Aylesfork History, Family Crest & Coats of Arms
- Origins Available:
Of all the Anglo-Saxon names to come from Britain, Aylesfork is one of the most ancient. The name is a result of the original family having lived beside or close to an old ford.
Early Origins of the Aylesfork family
The surname Aylesfork was first found in Lincolnshire at Alford, a market-town and parish, in the union of Spilsby, Wold division of the hundred of Calceworth.  The place name derives its name from an old ford over a stream that twice runs through it. The first record of the place name was found in the Domesday Book of 1086 where it was listed as Alforde. 
Alford Manor House is located there and is believed to be the largest thatched manor house in England, built about 1611. Alford Windmill is a five-sailed windmill, the only survivor of the four original windmills that operates today grinding grain to organic flour.
Alford is also a village and parish on the River Alham, in Somerset. This latter local was listed in the Domesday Book as Aldedeford and in this case it literally meant "ford of a woman called Ealdgyth."  "In the 9th of Elizabeth, Francis Alforde claimed the manor [of Widness with Appleton in Lancashire] by grant from the queen." 
Another Alford is found in Surrey where it is a village and civil parish on the West Sussex border. It is difficult to determine which of these parishes was the original home of this family, but more than likely the Lincolnshire estates were the first owned by the family group. The family later migrated to Berkshire, where it became a family of great prominence.
Early rolls confirmed the Lincolnshire origin as Alan de Alforde was recorded there and later, Robert de Auford was listed in the Feet of Fines for 1202. Thomas de Aldeford was listed in the Subsidy Rolls for Worcestershire in 1275 and much later, Henry Alforde was recorded in Devon in 1642. 
Early History of the Aylesfork family
This web page shows only a small excerpt of our Aylesfork research. Another 150 words (11 lines of text) covering the years 1184, 1273, 1275, 1634, 1641, 1763, 1908, 1587, 1652, 1587, 1590, 1649, 1626, 1648, 1595, 1653, 1628, 1644, 1645, 1691, 1679, 1690, 1626, 1636, 1686 and 1761 are included under the topic Early Aylesfork History in all our PDF Extended History products and printed products wherever possible.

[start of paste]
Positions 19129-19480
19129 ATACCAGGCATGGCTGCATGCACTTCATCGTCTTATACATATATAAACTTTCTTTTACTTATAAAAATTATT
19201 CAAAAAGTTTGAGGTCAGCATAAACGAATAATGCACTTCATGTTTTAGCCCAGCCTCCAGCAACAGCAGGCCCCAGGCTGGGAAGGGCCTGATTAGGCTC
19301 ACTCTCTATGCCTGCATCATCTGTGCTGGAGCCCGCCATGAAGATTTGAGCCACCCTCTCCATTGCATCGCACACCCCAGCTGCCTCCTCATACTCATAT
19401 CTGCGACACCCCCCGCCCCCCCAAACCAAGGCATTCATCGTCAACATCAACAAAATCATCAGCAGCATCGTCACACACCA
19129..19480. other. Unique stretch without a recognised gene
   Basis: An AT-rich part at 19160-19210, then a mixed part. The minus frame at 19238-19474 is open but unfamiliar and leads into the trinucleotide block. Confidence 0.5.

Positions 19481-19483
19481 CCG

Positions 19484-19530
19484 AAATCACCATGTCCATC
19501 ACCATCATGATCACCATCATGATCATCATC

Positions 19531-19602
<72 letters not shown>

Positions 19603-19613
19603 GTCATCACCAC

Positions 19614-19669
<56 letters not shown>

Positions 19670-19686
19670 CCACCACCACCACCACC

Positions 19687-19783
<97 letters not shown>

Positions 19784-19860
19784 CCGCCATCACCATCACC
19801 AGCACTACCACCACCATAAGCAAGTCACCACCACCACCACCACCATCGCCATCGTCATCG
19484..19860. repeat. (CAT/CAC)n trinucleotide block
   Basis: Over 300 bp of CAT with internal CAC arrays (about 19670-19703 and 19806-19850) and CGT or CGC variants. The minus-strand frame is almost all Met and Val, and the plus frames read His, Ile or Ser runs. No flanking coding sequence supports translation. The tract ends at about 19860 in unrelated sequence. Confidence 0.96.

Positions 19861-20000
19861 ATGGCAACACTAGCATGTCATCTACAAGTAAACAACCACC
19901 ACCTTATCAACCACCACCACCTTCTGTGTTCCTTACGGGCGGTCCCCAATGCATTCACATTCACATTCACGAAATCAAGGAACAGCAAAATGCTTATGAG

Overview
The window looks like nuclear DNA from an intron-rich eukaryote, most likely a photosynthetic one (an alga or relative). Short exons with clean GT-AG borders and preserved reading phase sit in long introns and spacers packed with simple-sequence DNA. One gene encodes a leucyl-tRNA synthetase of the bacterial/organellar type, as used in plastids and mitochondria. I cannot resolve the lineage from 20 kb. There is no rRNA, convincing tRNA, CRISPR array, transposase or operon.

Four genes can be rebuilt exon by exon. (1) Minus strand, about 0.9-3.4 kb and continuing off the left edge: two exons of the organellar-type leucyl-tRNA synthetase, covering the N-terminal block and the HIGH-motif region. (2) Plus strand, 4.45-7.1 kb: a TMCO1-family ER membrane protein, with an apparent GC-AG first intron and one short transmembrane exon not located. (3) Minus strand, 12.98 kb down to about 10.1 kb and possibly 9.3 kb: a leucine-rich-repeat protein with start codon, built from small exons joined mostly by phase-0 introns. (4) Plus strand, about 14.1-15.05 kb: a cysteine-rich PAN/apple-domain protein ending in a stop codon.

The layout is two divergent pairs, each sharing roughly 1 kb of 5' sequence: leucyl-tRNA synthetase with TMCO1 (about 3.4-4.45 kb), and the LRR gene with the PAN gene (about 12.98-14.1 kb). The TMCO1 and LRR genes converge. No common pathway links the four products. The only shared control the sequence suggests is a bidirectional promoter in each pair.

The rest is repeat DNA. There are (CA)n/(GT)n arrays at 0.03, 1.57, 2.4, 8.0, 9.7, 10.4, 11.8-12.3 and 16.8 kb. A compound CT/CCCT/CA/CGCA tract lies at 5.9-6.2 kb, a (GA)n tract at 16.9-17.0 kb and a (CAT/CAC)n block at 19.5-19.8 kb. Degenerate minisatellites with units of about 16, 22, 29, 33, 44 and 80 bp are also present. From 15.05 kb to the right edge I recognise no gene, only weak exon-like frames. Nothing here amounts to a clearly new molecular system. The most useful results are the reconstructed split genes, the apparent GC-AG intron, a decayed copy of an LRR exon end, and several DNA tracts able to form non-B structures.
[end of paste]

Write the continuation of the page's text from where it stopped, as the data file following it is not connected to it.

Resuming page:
Aylesfork Spelling Variations
The first dictionaries that appeared in the last few hundred years did much to standardize the English language. Before that time, spelling variations in names were a common occurrence. The language was changing, incorporating pieces of other languages, and the spelling of names changed with it. Aylesfork has been spelled many different ways, including Allford, Alford, Aleford, Aldeford, Alforde, Allferd, Alferd, Allforth, Alforth, Alsford and many more.
Early Notables of the Aylesfork family (pre 1700)
Notables of the family at this time include Michael Alford (1587-1652), a Jesuit and ecclesiastical historian, whose real name was Griffiths, was born in London in 1587; John Alford (c. 1590-1649), an English landowner and politician who sat in the House of Commons between 1626 and 1648; Sir Edward Alford (ca. 1595-1653), an English landowner and politician who sat...
Another 58 words (4 lines of text) are included under the topic Early Aylesfork Notables in all our PDF Extended History products and printed products wherever possible.
Migration of the Aylesfork family
Thousands of English families in this era began to emigrate the New World in search of land and freedom from religious and political persecution. Although the passage was expensive and the ships were dark, crowded, and unsafe, those who made the voyage safely were rewarded with opportunities unavailable to them in their homeland. Research into passenger and immigration lists has revealed some of the very first Aylesforks to arrive in North America: Richard Alford, who settled in Virginia in 1624; at the age of 26. He was followed by John, also to Virginia in 1663; and Nico Alford who settled in St. Christopher, Florida, in 1635..
- Lewis, Samuel, A Topographical Dictionary of England. Institute of Historical Research, 1848, Print.
- Williams, Dr Ann. And G.H. Martin, Eds., Domesday Book A Complete Translation. London: Penguin, 1992. Print. (ISBN 0-141-00523-8)
- Mills, A.D., Dictionary of English Place-Names. Oxford: Oxford University Press, 1991. Print. (ISBN 0-19-869156-4)
- Reaney, P.H and R.M. Wilson, A Dictionary of English Surnames. London: Routledge, 1991. Print. (ISBN 0-415-05737-X)